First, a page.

Politics, bias, and the law

There’s something a little weird about members of Congress accusing Supreme Court justices of being overly political.  Republican lawmakers and their supporters have demanded that Justice Elena Kagan recuse herself from any case involving “Obamacare” or the “Affordable Health Care Act.” (Really, what you call it depends on whether you’re for or against it.)  Similarly, Democratic members of Congress and their supporters have called for Justice Clarence Thomas to recuse himself, in light of his wife’s campaigning against the new law.  As tempting as it is to try to weed out any and all possibilities of bias from a judicial panel before allowing it to hear a case, it’s a futile task and a pointless one, too.  No one goes through life without forming opinions on a whole lot of subjects, whether or not they’re qualified to opine on those subjects.  The combined efforts of plaintiffs’ and defendants’ trial lawyers try to choose jury panels that are roughly balanced, but it’s a given that predilections still exist.  When those predilections serve our opponents’ purposes, we call them “biases.”  When they serve ours, we call them “life experience.”

So it was good to see Chief Justice John Roberts stand up for the integrity of the Court in his year-end report on the Court’s activities.  Roberts didn’t mention the healthcare debate—or any particular case, for that matter—but he dismissed the notion that Supreme Court justices are subject to laxer rules than other judges.  “I have complete confidence in the capability of my colleagues to determine when recusal is warranted,” wrote Roberts. “They are jurists of exceptional integrity and experience whose character and fitness have been examined through a rigorous appointment and confirmation process. I know that they each give careful consideration to any recusal questions that arise in the course of their judicial duties.”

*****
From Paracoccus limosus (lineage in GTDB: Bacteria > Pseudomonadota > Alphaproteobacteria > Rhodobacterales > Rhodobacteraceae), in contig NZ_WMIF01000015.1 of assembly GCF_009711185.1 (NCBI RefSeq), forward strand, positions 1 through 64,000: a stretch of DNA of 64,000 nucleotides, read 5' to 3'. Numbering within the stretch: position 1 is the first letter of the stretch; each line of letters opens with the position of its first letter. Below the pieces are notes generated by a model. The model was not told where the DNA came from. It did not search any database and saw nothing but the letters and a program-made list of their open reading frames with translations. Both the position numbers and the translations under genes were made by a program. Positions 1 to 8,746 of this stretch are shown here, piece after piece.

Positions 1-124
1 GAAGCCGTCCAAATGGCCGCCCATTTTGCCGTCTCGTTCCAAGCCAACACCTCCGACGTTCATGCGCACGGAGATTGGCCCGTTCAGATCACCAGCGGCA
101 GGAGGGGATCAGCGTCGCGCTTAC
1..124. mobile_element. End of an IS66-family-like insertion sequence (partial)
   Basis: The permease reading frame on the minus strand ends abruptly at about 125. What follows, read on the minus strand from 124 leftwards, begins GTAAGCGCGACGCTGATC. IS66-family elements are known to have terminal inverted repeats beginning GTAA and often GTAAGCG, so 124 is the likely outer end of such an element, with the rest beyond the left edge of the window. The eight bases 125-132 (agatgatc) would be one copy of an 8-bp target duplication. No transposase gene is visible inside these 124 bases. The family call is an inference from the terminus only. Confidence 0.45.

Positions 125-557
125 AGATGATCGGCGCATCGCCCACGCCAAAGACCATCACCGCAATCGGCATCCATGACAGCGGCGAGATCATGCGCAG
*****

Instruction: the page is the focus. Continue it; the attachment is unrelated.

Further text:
The truth is, Roberts may be flat wrong.  But it doesn’t matter.  The good of our judicial system (and our governmental system, as a whole) dictates that we maintain a few fictions, and Supreme Court impartiality is one of them.  The Constitutional scheme of life tenure for federal judges creates the best chance it can of an impartial judiciary.  On the federal level, we’ve done our best.  In Texas, where we have a long history of allegations of “justice for sale”—on both sides of the party aisle, whether the characterization is correct or not—we’re still working on it.  Roberts’s report recognizes that an ethical judiciary requires appointing ethical people.  All else is faith.


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